Measuring Urban Microclimates and Vertical Temperature Profiles in Portland, Oregon for Analyzing Energy Budgets and Air Pollution Sources

Monday, 15 December 2014
Michael A Allen, Brooke A Holmes and Ted C Eckmann, University of Portland, Portland, OR, United States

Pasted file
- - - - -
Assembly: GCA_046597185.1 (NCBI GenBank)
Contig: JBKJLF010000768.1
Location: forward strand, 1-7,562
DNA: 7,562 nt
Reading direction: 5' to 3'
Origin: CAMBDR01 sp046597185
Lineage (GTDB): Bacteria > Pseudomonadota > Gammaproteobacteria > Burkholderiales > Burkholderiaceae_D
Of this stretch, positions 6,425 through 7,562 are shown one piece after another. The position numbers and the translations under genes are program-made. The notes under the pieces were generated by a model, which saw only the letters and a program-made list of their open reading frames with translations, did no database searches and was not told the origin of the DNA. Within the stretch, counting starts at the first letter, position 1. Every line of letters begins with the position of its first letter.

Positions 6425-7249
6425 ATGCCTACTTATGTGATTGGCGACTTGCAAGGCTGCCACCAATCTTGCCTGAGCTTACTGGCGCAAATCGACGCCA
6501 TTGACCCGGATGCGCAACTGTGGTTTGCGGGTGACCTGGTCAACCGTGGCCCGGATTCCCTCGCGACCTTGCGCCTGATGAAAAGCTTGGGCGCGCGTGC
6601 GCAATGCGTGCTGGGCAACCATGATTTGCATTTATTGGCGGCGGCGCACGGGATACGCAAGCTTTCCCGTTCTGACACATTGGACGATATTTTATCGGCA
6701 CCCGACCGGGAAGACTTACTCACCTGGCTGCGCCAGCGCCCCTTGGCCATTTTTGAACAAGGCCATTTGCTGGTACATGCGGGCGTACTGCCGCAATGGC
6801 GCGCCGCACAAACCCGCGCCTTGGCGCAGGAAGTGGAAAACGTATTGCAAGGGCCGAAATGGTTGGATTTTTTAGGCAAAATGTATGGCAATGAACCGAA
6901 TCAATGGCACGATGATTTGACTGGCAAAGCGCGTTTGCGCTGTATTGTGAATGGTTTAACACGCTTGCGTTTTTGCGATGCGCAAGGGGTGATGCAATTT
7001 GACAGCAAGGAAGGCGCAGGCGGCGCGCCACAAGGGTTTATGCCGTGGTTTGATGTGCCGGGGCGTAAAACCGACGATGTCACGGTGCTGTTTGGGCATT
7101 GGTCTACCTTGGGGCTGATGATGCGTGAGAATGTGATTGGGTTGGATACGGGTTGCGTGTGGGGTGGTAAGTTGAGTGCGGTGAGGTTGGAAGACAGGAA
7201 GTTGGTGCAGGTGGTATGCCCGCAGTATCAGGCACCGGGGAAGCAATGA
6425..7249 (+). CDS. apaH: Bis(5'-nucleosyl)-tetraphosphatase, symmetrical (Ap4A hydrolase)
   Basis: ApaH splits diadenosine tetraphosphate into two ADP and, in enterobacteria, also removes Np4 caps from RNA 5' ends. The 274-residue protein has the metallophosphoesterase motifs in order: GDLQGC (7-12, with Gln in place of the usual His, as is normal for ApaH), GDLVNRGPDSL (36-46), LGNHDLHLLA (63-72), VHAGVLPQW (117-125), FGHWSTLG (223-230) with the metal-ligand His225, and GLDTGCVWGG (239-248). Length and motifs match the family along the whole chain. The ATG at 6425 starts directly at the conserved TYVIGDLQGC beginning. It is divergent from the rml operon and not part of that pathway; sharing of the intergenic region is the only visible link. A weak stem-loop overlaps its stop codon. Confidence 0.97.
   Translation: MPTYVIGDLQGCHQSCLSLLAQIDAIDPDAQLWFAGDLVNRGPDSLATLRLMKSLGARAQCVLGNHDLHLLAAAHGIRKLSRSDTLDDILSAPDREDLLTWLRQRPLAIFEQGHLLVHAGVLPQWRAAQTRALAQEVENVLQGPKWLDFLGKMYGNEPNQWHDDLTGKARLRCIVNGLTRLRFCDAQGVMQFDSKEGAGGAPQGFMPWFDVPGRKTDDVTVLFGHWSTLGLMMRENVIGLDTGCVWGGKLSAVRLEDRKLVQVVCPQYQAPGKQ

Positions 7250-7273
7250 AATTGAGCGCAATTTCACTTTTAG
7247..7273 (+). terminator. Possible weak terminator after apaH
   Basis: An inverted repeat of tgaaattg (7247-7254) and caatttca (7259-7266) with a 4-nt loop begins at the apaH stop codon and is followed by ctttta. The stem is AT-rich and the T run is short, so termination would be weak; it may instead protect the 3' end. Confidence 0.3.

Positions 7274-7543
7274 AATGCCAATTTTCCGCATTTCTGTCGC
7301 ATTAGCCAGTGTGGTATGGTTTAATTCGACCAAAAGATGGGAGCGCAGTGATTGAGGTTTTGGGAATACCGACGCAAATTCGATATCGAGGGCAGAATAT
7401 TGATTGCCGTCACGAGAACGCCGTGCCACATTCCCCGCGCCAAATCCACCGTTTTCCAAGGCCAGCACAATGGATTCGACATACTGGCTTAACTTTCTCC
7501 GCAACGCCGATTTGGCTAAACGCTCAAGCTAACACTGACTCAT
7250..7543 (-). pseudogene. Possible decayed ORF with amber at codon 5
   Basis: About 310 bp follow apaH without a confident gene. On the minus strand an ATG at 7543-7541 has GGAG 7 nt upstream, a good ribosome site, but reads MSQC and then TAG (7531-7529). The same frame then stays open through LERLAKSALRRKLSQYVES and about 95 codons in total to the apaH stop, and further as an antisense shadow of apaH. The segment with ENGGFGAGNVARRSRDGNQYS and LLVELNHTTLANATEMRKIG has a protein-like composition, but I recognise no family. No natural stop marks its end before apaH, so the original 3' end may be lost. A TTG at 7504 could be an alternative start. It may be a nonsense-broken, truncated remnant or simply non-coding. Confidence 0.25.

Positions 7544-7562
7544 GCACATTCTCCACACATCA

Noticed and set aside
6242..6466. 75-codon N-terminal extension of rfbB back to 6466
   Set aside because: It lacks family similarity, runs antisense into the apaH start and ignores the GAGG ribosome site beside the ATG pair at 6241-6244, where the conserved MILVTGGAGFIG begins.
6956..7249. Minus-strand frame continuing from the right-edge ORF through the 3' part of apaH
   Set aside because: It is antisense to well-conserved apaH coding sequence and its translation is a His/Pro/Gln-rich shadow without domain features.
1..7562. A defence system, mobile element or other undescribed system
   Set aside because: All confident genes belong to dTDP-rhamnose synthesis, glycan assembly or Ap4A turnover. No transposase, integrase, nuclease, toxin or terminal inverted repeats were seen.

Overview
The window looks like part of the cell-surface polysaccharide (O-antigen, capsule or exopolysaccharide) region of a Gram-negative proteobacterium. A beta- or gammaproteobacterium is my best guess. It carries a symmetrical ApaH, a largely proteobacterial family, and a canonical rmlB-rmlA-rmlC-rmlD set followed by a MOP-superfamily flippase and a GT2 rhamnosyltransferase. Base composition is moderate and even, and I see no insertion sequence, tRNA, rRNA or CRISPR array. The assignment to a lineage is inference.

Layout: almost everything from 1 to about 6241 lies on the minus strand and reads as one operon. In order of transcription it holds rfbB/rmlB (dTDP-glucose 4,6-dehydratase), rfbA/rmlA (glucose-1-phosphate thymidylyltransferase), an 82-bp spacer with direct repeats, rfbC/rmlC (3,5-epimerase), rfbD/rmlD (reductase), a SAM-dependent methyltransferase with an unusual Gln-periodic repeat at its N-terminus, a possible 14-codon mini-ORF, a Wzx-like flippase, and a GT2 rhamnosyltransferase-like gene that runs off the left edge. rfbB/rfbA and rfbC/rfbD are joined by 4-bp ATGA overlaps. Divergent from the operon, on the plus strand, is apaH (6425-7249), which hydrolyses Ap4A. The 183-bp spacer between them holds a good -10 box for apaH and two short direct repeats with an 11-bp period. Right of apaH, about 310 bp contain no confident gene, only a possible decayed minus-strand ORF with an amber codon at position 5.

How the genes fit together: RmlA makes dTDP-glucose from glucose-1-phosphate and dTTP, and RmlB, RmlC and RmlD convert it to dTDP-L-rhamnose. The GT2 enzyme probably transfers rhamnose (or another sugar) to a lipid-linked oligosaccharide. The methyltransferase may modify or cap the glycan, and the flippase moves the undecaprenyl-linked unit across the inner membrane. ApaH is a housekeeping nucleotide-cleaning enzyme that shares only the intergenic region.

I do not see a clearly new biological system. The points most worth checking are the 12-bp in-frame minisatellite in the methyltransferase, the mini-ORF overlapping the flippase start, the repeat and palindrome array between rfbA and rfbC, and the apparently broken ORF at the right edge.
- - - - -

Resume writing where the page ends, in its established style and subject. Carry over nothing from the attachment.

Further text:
Major goals of this study included 1) making new measurements and analyses of microclimates in an urban area for applications to energy conservation, and 2) assessment of local air pollution sources. The study site in Portland, Oregon features complex natural topography, tall buildings, a major river, significant variations in vegetation types and coverage, heavy industry emitting several kinds of airborne pollutants, a major shipyard, a rail line, bus lines, and a high population density. Methods centered on installing a dense network of remote automated weather stations in contrasting microclimates spanning a range of 70 m in the vertical from the lowest to highest station altitude within an area of only 0.25 km2. Station measurements included air temperatures and humidities at multiple heights per station, wind speed, wind direction, wind gusts, incoming solar radiation in several spectral ranges, direct-diffuse ratios of incoming radiation, precipitation, air pressure, leaf wetness, soil moisture, thermal-infrared radiant temperatures, surface kinetic temperatures, boundary layer fluxes, and photovoltaic performance. Novel tethersonde sampling methods conducted in coordination with the ground-based stations provided complimentary high-resolution data on vertical profiles of air temperatures, winds, and humidities within the boundary layer. Results show frequent, strong, low-level temperature inversions following consistent diurnal patterns, with important implications for local air pollution concentrations and circulation. Other results demonstrate some avoidable cool-season heating losses from the buildings within the study area, especially through building rooftops. Applications include improving air quality and reducing heating and cooling costs to take advantage of diurnal patterns and anomalies in response to various synoptic fluctuations.